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Hilger & Watts Ltd., London, England



Serial Number



Telescope length 355mm, Height 190mm, Base width 120mm


Precision tilting level by Hilger & Watts


This tilting level by Hilger & Watts is a high precision, three footscrew, levelling instrument typically used in precise and geodetic levelling. The telescope of the instrument features an objective diameter of 50 mm and all the optical surfaces are specially coated to avoid internal reflection, thus ensuring maximum brightness combined with high resolution at a magnification of 38x. 

The instrument has a built-in parallel plate micrometer for precise levelling with invar staves (graduated in intervals of 0.02 foot). Its function is to determine the distance between the point where the line of collimation (line-of-sight) of the level intersects the staff and the next lower staff graduation, and thus eliminates the need for estimation. The micrometer has a range of 20 divisions (of 0.001 ft). The staff reading can be estimated to 0.0001 ft (0.03mm).

The tubular spirit bubble is situated on the left-hand side of the telescope and is permanently attached to the telescope via a solid casting to ensure accurate adjustment.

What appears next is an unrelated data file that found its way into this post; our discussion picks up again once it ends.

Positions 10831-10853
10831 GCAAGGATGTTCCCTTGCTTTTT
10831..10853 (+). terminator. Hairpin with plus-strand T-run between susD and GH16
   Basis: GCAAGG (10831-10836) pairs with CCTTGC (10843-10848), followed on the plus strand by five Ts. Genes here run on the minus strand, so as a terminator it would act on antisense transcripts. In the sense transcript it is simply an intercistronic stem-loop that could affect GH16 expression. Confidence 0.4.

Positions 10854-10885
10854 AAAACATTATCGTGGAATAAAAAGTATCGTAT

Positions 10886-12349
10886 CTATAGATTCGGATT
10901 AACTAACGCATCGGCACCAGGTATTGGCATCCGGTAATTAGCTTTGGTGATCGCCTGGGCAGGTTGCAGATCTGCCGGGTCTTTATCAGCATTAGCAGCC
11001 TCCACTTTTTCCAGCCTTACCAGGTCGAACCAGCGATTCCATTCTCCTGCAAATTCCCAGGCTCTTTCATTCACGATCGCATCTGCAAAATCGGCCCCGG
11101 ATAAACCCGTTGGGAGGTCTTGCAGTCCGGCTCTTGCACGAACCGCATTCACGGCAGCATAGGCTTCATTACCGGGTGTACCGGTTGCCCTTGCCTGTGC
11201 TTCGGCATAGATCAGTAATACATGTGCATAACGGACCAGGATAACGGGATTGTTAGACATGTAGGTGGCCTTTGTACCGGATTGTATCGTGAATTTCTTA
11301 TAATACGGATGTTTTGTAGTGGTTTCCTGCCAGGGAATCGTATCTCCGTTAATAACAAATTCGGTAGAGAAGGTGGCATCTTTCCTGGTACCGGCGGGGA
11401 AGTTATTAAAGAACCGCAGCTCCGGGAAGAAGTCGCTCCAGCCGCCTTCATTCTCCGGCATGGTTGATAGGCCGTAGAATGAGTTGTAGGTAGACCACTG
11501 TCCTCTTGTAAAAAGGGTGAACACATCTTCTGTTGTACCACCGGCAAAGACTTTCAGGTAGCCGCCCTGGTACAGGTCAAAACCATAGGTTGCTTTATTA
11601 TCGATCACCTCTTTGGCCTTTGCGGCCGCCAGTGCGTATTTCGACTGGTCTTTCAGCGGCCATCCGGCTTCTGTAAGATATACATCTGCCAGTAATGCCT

The telescope is supported at its centre by a pivot and may be tilted (up and down) by turning the "tilting screw" which is located on the stage component of the level between the telescope and the base. This tilting screw enables the telescope to be precisely levelled before each staff reading, without altering the height of the telescope. The screw carries a graduated drum working against an index, where one division corresponds to a gradient of 1 in 50,000.

As opposed to the dumpy level, the tilting level allows rotations about both the horizontal and vertical axis, however the rotation about the horizontal axis is extremely minute.

History & comments

In 1770, Johann Mayer of Göttingen invented the circular "bull's eye" level used for approximate levelling of instruments.

The bubble of the level tube defines a horizontal plane, and, when the instrument is in adjustment, the line of sight which passes through the centre of the cross hairs and the optical centre of the telescope is parallel to this plane.


In a container



  • Catalogued by T. Ko
  • Updated by F. Pall & J. M. Rüeger


Manufactured in 1950 (approx). Catalogued in 1997.

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